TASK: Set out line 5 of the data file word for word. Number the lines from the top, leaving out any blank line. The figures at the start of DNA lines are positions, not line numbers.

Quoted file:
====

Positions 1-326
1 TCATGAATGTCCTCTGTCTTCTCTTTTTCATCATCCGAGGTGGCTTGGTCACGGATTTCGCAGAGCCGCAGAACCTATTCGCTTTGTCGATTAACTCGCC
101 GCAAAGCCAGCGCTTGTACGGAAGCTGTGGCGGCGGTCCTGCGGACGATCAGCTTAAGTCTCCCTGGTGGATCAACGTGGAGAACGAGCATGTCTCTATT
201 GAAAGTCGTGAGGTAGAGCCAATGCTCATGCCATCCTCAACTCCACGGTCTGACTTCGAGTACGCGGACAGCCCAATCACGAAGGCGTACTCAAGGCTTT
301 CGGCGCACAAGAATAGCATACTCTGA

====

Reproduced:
301 CGGCGCACAAGAATAGCATACTCTGA